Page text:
5 Tips to Help you Pace!
Sam strode up to the podium with purpose. He introduced himself confidently…and then it happened. He looked out at the audience and felt the huge rush of adrenaline as it rushed through his system. From that moment forward, Sam’s presentation sounded more like a magpie chattering, than a competent sales rep delivering good news to the company. He left the stage wondering how everything plunged out of control so fast.
May I share something with you? The unintended delivery wasn’t completely Sam’s fault. He was experiencing a condition common to most humans. We all automatically speed up our speech patterns when we are excited, nervous or passionate about something. So, how do we stop what happens naturally?
Here are a few tips to slow down your pace and add pause:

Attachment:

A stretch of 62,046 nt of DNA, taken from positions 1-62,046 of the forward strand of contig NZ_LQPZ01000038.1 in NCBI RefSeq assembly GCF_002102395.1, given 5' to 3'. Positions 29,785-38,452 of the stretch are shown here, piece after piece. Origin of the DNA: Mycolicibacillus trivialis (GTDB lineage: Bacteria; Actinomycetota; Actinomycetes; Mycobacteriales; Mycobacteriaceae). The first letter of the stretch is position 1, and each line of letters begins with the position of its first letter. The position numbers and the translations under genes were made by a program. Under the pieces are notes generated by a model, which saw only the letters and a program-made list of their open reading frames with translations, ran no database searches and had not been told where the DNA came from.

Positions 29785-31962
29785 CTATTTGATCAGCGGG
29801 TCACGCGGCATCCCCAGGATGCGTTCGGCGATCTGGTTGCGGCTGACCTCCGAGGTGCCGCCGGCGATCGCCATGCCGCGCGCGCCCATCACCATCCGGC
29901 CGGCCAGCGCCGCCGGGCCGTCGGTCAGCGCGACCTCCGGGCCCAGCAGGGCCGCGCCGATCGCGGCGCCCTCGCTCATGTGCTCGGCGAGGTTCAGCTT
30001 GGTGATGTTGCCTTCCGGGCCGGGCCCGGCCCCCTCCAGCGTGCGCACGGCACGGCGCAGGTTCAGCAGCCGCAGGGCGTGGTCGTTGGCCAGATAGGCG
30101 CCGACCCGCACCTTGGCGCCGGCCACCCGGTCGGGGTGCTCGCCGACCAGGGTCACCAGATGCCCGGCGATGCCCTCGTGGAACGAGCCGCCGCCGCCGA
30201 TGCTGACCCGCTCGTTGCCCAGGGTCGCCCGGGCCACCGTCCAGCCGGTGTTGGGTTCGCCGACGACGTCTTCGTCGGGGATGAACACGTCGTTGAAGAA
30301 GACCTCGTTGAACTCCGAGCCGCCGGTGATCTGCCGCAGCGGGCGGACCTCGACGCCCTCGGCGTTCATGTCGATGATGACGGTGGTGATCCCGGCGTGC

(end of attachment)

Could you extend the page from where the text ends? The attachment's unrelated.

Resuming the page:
1. If your rush occurs at the beginning of the speech, immediately ask your audience to perform a task, such as shaking hands with three people, and then BREATHE DEEPLY while they are distracted.
2. Stop thinking of silence as your enemy and learn how to make it your friend by pausing after emphatic statements. It gives others time to think and you the time to collect your forward moving thought.
3. Lengthen the duration of your eye contact with another. When your eyes slow down, so does your voice. Concentrate on a friendly face in the room for at least 3-5 seconds.
4. Create pauses by asking rhetorical questions, preferably one aimed at your audience in a personal way. “So why do you think the chicken crossed the road?” There is an automatic pause as you give your audience a moment to formulate personal answers.
5. Practice, practice, practice. Nothing slows down a speech better than knowing material so well that even orchestrated pauses feel second nature. Remember the cliché, “Oh, I can do that in my sleep!” Not a bad mantra to combat speedy speeches.
We may not be able to control the adrenaline coursing through our bodies, but we can fight back with these simple tools. By mixing up our pace, inserting appropriate pauses and taking a breather when needed, we can engage with both our topic and our audience professionally.